Generally any console or handheld relies on the company that created the device to put out titles that will help it thrive. However in the case of the PlayStation Vita, Sony has mostly dropped the ball in this regard but thankfully numerous publishers have taken up that ball and ran with it. One such publisher is NIS America who has brought numerous niche Vita titles to the West with their latest release being 2013’s Demon Gaze. So now that Demon Gaze has been released in English, is it a worthy entry into the Vita’s line-up of English titles?
Demon Gaze starts out with the extremely familiar premise of an amnesiac hero named Oz (his name can be changed to whatever the player wishes) who suddenly wakes up in the land of Misrid down in a dungeon. After being chased by a demon, Oz faces off against the demon and manages to defeat it and seal it away thanks the extremely rare power of being a Demon Gazer.
As a Demon Gazer, Oz has an ‘Evil Eye’ that allows him to capture defeated demons and carry them into battle as assistants. Because of his lost memories, he begins to live with the people who found him and brought him back to the Dragon Princess Inn. However since he has already been there for a while, he has an IOU to pay off and the inn’s manager, the mysterious and oft-scary Fran Pendoll, is asking for Oz’s help to seal away a number of demons to pay off his IOU as well as pay rent anytime he returns back to the inn from his time in the dungeons.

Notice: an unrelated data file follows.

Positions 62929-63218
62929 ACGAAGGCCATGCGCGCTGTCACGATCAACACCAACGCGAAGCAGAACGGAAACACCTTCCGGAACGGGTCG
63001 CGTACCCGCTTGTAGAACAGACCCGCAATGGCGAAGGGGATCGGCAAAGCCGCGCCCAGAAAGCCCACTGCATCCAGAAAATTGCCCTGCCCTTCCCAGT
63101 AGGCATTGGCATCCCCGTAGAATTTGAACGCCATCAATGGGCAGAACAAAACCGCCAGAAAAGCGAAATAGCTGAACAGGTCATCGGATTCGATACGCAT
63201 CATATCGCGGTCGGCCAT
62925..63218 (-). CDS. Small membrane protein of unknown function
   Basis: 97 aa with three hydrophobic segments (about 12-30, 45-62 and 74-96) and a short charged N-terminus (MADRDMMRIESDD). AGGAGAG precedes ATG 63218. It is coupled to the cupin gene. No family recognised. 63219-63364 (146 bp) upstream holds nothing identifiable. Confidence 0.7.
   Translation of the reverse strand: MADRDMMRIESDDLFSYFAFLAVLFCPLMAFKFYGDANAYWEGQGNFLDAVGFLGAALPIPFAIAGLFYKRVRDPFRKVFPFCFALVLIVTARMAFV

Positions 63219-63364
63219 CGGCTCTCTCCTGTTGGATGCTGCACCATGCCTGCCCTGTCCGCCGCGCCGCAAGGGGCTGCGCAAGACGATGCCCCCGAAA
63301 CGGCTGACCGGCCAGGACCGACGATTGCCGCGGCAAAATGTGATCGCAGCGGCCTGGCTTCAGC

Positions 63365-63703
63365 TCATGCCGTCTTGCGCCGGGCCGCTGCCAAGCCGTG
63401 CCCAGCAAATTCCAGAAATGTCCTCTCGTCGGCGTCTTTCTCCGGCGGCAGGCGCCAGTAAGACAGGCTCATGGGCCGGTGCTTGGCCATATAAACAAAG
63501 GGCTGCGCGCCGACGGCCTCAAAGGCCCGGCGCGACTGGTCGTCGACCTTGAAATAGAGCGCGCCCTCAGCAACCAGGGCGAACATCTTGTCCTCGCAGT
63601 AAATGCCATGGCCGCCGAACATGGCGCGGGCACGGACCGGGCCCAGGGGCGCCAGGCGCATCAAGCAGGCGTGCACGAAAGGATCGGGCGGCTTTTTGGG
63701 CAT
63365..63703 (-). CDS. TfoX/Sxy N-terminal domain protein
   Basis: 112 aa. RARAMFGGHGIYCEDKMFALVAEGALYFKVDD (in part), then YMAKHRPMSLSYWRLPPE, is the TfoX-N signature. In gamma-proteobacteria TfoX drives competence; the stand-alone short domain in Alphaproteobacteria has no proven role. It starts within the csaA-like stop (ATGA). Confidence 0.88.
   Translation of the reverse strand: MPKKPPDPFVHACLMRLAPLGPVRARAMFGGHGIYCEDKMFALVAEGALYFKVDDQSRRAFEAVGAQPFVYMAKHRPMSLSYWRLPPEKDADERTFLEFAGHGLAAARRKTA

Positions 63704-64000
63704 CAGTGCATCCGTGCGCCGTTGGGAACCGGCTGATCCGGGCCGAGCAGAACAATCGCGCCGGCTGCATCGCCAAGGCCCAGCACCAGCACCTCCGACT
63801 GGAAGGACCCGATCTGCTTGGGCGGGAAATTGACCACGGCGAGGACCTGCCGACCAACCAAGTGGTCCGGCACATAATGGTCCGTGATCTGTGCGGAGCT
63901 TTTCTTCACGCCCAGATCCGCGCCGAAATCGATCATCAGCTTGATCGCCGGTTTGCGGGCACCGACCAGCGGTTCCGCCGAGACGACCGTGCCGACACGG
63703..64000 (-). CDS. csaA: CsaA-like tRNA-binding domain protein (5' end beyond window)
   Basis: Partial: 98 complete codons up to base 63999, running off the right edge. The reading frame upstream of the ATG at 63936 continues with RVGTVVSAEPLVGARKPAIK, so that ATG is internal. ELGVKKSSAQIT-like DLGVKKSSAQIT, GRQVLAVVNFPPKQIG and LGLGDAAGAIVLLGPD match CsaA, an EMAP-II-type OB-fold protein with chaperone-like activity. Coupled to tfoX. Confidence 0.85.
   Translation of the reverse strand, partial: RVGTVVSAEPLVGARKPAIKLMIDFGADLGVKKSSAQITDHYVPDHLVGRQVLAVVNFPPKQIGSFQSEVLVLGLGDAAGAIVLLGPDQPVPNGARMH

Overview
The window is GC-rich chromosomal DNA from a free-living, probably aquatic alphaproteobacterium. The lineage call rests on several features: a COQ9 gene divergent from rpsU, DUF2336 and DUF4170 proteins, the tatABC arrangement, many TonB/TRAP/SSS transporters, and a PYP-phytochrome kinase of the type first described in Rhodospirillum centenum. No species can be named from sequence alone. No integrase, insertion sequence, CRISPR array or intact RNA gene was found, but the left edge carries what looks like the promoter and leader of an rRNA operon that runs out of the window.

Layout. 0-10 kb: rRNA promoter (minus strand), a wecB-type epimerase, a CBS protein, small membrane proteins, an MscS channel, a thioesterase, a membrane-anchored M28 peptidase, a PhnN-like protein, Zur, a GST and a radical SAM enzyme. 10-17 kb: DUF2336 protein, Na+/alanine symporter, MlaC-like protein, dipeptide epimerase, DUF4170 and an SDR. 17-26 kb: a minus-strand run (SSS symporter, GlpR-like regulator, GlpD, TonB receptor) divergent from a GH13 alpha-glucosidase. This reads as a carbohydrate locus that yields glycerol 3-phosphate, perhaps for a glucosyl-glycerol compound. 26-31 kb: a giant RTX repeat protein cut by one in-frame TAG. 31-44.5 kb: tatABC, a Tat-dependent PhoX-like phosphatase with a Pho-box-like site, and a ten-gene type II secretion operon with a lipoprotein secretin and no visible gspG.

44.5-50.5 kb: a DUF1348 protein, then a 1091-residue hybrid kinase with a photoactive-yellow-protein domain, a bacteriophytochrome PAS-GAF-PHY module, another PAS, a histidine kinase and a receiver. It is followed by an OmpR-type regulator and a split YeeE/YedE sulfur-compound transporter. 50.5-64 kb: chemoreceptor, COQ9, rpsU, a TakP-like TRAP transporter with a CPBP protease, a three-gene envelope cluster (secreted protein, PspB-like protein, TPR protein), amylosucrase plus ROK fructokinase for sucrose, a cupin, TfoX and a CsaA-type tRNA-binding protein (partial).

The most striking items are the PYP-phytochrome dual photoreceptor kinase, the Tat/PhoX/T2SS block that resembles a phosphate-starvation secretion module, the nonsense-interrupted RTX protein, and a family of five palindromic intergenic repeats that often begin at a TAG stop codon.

Along with Fran, who has an unknown mission that centers around Oz’s success, besides the penny pinching manager Fran the inn is the home to many other residents and mercenaries including the listless Prometh, an ambitious Elven alchemist and item shop owner named Lezerem who always bickers with the weapon shop owner Cassel, a perverted maid named Pinay, and most important, the former Demon Gazer Lorna who Fran leans on for support.
While a number of these characters may seem like they simply fill a basic NPC role at the inn, many of these characters have their own ambitions and are likable and funny enough to stand out of their basic role. This is especially true with Fran, whose odd behavior and abilities are slowly hinted at as the player progresses through the story and as more information about each character is revealed this creates an interesting narrative that players will find themselves sinking hours into to see the next tiny piece of the story.
Unfortunately thanks to the way the game is set up, not only do the clearing of the dungeons take quite some time to complete, there are many times that the story will slow down to a crawl as the player has to complete a basic task before advancing and certain story elements will be introduced only to sit idly for hours despite the player progressing in the game.